Becoming Comfortable with Constant Growing Pains

September 14, 2021 Blanchard Associate

by Doug Glener and Dr. Victoria Halsey

It’s a common workplace belief: You should be able to handle anything that lands on your desk.

The specifics don’t matter. You’re a professional and you can tackle the challenge, no matter how long you’ve been at a job. Admitting you need help in a competitive work environment can be career suicide.

But this belief ignores reality.

Let’s start with new hires. According to Training Industry Quarterly, a new hire will need one to two years to become “fully productive.”[1]

So anyone who’s been at a job for less than 24 months is almost guaranteed to struggle at times.

Longevity at a job also doesn’t make one immune to needing help. The increasing pace of change almost guarantees that knowledge and skills will quickly become obsolete. Here’s what McKinsey & Company said about the steamroller of change: “Compared with the Industrial Revolution, we estimate that […] change is happening ten times faster and at 300 times the scale, or roughly 3,000 times the impact.”[2] 

Then there’s the speed at which knowledge accumulates. The amount of knowledge doubled about every 100 years, until 1945, when it started to double every 25 years. It now doubles every 13 months and will double every 12 hours once the Internet of Things becomes widespread.[3],[4]

What about the 10,000-hour rule (the amount of practice needed to reach mastery)?

The 10,000-hour rule has been misrepresented. According to researchers, the rule may be a predictor of success for activities with fixed rules (like chess). But it falls apart when applied to entrepreneurship and artistic endeavors.[5]

These facts are not meant to be discouraging, but they do reveal an important truth:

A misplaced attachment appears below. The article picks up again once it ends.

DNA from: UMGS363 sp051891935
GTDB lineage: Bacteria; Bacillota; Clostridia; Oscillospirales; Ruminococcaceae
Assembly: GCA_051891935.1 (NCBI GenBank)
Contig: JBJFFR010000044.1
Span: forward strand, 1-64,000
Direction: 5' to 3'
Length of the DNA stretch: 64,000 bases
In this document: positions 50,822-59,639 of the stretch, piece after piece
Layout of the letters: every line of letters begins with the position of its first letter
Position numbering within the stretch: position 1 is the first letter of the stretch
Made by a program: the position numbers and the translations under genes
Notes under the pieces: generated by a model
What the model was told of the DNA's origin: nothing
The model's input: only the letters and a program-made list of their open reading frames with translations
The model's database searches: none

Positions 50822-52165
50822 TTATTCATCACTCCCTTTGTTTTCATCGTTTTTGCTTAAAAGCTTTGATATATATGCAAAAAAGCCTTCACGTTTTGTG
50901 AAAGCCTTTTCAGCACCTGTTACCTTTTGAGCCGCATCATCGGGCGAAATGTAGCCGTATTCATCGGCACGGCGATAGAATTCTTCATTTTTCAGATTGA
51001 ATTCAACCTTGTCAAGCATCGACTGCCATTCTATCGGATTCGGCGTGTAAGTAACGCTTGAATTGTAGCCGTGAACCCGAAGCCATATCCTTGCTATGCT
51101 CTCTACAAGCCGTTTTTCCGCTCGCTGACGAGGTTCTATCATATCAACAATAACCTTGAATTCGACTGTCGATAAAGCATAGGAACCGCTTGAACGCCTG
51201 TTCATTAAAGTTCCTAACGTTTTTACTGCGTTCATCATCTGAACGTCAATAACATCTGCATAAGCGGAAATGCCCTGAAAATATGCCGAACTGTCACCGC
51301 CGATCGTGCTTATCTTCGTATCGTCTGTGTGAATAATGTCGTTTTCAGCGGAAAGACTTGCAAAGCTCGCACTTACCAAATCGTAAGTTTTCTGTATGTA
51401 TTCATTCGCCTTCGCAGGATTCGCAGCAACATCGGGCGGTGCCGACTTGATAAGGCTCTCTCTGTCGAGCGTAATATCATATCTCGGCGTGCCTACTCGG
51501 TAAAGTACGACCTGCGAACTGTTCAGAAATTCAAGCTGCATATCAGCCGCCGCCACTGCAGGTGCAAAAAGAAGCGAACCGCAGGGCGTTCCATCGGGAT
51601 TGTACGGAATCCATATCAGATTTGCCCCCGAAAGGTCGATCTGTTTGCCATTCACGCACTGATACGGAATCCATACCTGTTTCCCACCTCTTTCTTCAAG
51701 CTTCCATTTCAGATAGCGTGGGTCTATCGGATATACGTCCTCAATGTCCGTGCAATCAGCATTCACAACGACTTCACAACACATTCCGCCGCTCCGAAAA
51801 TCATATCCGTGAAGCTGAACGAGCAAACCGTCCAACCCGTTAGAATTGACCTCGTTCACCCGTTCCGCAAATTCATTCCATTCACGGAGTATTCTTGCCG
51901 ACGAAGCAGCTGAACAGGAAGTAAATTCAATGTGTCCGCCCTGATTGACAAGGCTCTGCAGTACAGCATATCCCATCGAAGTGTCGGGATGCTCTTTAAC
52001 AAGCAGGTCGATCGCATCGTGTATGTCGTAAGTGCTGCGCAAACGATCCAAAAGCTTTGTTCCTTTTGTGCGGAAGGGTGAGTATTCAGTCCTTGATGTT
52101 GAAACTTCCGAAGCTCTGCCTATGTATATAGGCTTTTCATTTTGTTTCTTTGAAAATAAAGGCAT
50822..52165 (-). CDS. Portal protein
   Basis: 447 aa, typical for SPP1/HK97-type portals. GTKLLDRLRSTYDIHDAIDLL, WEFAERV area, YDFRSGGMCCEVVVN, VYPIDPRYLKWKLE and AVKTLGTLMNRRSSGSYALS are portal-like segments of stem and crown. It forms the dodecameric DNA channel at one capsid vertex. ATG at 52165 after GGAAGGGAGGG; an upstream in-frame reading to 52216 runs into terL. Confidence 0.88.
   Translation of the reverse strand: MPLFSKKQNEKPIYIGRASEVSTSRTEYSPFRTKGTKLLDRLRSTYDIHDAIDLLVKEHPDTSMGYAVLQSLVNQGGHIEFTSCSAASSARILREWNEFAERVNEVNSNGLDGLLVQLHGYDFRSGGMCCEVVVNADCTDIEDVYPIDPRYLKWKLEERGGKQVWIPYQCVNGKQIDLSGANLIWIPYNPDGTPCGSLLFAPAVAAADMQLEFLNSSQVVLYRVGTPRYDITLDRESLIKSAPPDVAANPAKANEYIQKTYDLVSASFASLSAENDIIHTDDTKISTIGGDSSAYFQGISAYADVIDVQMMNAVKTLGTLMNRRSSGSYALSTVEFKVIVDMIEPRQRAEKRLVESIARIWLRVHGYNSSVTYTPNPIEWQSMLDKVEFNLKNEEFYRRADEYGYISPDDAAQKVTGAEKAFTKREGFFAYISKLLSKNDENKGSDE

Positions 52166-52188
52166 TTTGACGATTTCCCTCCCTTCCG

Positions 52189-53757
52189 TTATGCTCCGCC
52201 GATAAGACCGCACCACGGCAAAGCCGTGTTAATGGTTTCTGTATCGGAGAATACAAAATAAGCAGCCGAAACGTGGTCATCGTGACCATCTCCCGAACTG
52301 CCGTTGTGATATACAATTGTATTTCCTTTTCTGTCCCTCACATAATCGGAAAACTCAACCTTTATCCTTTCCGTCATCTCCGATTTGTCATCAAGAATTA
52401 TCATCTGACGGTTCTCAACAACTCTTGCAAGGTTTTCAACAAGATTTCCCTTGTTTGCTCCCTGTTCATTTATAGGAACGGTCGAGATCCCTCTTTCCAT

Being able to learn and grow is essential for success.

SLII®, the world’s most taught leadership development solution, recognizes that organizations and teams succeed as people get what they need to grow, learn, and succeed. It categorizes our capability for a given task into four categories:

  • D1—Enthusiastic Beginner. We’re usually at D1 when we’re starting to learn something new. Remember how you couldn’t wait to ride a bike?
  • D2—Disillusioned Learner. We inevitably discover that what we’re trying to learn is harder than we first thought. Pedaling, steering, and keeping your balance is trickier than you thought.
  • D3—Capable, but Cautious, Contributor. We need to build our confidence in using the new skill. You can now ride around the block, but your first outing to a crowded park is a bit intimidating.
  • D4—Self-Reliant Achiever. You’re highly competent at a task and committed to doing an excellent job. Now you can help your younger sibling learn to ride.

When someone asks you to do something at work and you freeze, you may be at D2 at the task.

People at D2 often feel anxious and neglected. They may think their progress is slow and they’re not getting the help they need. It’s such a lousy feeling that it can make people want to give up on the tasks and even quit their jobs.

But there’s help ahead. Here are some tips for not getting stuck in the D2 rut.

  • Know when you’re feeling you’re at D2. Doing this can take the edge off and the discomfort out of the situation. A good leader who knows SLII will understand this and give you the support and direction you need.
  • Minimize the power of D2 by knowing it is a natural stage of development. It will pass and you will eventually attain mastery.
  • Know that your colleagues are going through these stages. It can be helpful to recognize that everyone is having a similar experience. You are not alone.
  • Remember your past successes. Think of the many times when you’ve felt you were at D2 and how you overcame those challenges.
  • Celebrate being at D2. It means you’re learning and growing. That’s hard work—you’re rewiring your neural network. But your effort will result in a better you.

We sometimes hear our clients say, “We hire only those at D4.” Given the unrelenting pace of change, that strategy seems quaint. Everyone is going to be at D2 at something. It is unavoidable.

The ability to learn and grow is a skill required for success. Becoming comfortable with being uncomfortable—the D2 dip—is the best way to survive and soar.

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